Discrimination rules allow young partners to sue

New regulations introduced at the beginning of October could threaten a
profits structure used by many accountancy firms known as the lock-step.

The new rules could also make it difficult to force partners to retire at a
certain age.

Roger Byard, a specialist in employment law and a partner at Cripps Harries
Hall, makes the claim today in Accountancy Age.

The lock-step commits partners to a system that delivers increasing
remuneration as they progress up the steps of the profit sharing ladder year by

‘While lock step is intended to reward loyalty the partners who benefit most
are likely to be older people. The new law will mean that such a policy will
indirectly discriminate against younger partners who have a shorter period of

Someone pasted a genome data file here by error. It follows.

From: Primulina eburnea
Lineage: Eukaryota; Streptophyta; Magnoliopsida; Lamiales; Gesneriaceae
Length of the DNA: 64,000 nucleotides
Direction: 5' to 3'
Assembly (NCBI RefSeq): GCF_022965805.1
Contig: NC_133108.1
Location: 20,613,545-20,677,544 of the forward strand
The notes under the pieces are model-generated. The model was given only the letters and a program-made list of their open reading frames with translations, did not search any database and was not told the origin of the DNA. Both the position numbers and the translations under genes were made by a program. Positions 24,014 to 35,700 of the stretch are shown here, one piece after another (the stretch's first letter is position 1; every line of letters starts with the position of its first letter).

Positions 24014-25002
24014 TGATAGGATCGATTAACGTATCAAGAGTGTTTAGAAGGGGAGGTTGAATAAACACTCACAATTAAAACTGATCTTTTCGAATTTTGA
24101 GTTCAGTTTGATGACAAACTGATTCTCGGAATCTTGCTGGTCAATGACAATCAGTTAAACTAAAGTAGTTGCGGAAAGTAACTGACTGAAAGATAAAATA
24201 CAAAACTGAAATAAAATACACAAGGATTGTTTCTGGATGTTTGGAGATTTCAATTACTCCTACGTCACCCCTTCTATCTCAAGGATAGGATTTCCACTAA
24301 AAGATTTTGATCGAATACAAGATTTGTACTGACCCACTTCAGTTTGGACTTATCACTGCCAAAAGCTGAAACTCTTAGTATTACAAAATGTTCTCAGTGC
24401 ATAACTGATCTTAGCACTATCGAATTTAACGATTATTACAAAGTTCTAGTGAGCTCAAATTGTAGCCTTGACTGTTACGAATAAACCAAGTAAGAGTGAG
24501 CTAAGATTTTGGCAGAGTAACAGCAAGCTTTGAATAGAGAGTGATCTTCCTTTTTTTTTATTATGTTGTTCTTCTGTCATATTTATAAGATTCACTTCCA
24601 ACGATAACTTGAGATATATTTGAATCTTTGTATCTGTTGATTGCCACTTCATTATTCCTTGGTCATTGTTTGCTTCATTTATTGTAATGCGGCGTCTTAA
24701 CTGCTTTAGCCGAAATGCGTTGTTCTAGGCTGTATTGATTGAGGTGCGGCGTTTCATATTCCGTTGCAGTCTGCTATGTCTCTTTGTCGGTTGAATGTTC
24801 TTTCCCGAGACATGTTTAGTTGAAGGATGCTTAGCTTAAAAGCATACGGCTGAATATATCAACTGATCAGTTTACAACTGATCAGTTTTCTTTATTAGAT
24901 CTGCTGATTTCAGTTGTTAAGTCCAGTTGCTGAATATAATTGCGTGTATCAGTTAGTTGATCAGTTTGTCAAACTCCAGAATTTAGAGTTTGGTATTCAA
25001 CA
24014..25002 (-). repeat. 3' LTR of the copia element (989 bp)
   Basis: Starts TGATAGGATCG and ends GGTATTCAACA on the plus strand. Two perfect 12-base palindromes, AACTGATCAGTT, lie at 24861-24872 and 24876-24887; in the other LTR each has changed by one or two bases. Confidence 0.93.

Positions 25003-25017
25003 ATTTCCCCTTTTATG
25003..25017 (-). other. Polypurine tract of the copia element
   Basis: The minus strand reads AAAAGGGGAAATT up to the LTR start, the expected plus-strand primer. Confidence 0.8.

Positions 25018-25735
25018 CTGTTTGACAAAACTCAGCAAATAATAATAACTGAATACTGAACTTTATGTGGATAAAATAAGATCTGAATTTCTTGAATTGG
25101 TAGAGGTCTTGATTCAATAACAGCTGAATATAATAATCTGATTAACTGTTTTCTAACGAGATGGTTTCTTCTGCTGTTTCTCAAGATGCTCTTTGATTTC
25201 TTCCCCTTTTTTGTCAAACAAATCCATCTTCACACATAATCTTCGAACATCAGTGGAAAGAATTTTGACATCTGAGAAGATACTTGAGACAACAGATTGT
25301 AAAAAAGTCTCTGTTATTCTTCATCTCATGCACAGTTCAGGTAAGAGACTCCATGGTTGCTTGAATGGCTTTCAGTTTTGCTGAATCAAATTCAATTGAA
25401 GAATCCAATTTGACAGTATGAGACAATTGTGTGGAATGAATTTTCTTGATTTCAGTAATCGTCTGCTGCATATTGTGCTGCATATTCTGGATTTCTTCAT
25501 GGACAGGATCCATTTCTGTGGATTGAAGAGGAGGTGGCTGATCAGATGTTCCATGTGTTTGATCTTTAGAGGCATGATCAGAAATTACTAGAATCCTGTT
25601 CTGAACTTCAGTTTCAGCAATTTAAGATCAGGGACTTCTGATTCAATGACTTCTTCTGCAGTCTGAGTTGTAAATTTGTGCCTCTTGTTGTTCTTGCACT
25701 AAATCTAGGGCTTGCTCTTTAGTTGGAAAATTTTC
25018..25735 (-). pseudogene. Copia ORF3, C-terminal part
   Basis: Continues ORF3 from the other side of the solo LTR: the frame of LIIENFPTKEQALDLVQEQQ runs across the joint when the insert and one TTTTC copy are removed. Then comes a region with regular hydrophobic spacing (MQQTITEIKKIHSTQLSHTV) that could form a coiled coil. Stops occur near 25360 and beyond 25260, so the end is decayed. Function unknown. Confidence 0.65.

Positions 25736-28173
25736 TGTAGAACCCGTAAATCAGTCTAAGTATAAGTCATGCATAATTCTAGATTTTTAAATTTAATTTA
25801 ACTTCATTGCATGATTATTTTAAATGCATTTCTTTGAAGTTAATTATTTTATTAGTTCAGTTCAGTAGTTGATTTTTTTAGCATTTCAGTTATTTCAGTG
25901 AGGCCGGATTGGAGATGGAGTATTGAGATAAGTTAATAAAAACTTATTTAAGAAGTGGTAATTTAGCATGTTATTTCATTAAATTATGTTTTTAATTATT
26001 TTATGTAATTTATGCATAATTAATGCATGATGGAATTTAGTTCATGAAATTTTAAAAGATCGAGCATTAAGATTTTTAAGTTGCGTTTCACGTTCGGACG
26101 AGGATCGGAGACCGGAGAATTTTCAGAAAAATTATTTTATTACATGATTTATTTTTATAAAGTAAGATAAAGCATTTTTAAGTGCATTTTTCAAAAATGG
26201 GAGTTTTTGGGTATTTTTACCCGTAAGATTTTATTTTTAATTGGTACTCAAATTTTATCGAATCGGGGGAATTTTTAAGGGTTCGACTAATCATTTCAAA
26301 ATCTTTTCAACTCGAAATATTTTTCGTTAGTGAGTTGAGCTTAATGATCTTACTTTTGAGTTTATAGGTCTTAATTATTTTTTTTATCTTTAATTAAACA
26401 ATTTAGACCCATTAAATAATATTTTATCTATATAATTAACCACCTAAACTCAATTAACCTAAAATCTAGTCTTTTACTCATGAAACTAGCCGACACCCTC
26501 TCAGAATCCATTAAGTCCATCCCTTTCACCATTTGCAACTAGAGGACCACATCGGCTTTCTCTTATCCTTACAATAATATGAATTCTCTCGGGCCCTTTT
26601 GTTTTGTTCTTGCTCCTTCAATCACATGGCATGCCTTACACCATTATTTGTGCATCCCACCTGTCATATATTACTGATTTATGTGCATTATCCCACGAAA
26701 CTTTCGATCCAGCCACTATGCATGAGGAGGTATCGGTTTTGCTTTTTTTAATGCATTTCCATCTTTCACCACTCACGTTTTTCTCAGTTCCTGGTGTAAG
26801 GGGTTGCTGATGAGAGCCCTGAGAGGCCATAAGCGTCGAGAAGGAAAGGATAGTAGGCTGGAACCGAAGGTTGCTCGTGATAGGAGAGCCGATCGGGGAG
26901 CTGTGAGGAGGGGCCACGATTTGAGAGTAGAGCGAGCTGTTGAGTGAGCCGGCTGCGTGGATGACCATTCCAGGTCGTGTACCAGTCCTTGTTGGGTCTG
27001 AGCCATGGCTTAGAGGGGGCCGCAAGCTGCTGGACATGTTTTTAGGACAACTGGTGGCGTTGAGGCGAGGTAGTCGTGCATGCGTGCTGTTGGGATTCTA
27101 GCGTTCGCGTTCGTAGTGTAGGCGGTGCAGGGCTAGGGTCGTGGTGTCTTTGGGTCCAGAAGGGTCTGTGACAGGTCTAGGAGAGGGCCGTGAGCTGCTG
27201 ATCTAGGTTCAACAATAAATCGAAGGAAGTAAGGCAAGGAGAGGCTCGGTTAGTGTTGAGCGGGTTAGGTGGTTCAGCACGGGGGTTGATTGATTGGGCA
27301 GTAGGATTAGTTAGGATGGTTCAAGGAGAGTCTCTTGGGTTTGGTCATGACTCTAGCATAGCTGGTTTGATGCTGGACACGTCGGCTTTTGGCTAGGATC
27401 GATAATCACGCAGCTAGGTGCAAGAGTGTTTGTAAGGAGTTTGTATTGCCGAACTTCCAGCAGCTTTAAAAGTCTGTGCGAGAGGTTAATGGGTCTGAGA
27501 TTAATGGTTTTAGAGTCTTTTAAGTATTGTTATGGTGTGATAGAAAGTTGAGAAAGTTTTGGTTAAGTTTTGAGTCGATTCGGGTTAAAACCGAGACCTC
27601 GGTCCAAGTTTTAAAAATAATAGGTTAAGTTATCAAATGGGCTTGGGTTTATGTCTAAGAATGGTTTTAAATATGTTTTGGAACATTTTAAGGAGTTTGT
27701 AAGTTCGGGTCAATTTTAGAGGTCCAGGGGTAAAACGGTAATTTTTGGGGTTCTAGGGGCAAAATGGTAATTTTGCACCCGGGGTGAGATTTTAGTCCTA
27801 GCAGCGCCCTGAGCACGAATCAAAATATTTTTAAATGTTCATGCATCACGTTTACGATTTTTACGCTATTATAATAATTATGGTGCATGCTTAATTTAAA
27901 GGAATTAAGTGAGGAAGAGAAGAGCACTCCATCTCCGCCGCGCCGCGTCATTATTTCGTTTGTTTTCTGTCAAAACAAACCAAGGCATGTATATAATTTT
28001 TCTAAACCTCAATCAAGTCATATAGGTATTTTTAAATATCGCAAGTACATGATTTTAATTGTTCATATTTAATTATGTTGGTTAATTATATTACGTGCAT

Some are suggesting the move could mean the end of such structures, as young
partners seek to sue to get a merit-based share of profits.

‘It remains to be seen if younger partners…will challenge it,’ Byard writes.

Firms using lock-step structures will have to prove that the structure ‘is in
pursuit of a legitimate aim and proportionate,’ Byard says.

The rules also challenge partnership structures specifying precise retirement
ages, he says: ‘if a partner is obliged by the partnership deed to retire at a
certain age this will amount to direct discrimination.

‘Equally where a policy or practice is applied that disadvantages groups who
are defined by their age then this would amount to indirect discrimination.’

Partners in firms appear to be becoming increasingly younger. Ernst &
Young recently appointed Tracy Wood as a partner at just 28.

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